Type of Document Master's Thesis Author Bryant, Lee Davis URN etd-05212003-173107 Title Geotechnical Problems with Pyritic Rock and Soil Degree Master of Science Department Civil Engineering Advisory Committee
Advisor Name Title Mauldon, Matthew Committee Chair Filz, George G. Committee Member Mitchell, James K. Committee Member Keywords
- geotechnical consequences
- sulfide-induced heave
- pyritic shale and other geomaterials
- sulfate-induced heave
- pyrite oxidation
Date of Defense 2003-05-08 Availability unrestricted AbstractOxidation of pyrite can significantly affect properties and the behavior of soil and rock in civil construction. Problems with pyritic rock and soil extend globally and across many disciplines. Consequences of pyrite oxidation include heave, concrete degradation, steel corrosion, environmental damage, acid mine drainage, and accelerated weathering of rock with concomitant effects on strength and stability. Affected disciplines include soil science, mining, engineering geology, geochemistry, environmental engineering, and geotechnical engineering.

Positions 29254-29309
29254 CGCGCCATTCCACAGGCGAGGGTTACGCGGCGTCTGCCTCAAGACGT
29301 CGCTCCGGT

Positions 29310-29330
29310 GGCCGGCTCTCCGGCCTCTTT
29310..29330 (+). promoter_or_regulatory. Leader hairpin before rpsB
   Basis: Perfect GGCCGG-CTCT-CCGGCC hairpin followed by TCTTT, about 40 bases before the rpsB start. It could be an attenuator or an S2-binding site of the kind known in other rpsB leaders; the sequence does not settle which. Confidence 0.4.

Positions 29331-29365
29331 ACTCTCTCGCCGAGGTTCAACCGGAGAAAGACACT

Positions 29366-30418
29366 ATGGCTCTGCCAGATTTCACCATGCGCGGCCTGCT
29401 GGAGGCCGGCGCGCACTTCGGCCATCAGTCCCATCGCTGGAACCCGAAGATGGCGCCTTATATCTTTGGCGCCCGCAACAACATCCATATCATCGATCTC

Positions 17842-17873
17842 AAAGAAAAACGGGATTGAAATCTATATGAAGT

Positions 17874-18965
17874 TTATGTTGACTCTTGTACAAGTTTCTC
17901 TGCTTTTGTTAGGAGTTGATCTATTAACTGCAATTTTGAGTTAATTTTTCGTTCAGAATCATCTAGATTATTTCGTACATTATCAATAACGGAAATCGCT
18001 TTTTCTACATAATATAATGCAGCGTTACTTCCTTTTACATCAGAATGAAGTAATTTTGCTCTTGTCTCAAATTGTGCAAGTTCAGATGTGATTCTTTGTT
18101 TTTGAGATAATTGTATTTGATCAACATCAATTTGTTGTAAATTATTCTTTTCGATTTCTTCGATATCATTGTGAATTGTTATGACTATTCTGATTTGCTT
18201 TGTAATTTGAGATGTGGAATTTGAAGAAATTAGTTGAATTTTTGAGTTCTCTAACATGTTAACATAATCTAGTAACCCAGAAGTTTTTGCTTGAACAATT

While pyrite problems may be well known in their respective disciplines, there has been to date relatively little cross-disciplinary communication regarding problems with pyritic geomaterials. Thus, there is a need to establish an inter-disciplinary and inter-regional awareness regarding the effects of pyrite oxidation and their prevention or mitigation.
This engineering research is a compilation of information about geotechnical problems and engineering behavior of pyritic rock and soil, the underlying physicochemical processes, site investigation strategies, and known problematic formations. Several case histories documenting consequences of pyrite oxidation are provided. The results of chemical analyses performed on pyritic shale samples from a formation with acknowledged heave problems are presented. Digital data and ESRI’s ArcGIS digital mapping program were used to create maps showing results of sampling and testing performed during this study. Appendices include mitigation options, results of a practitioner survey, chemical test procedures, a glossary, a visual identification key for sulfidic geomaterials, and a summary table of the literature review for this research.
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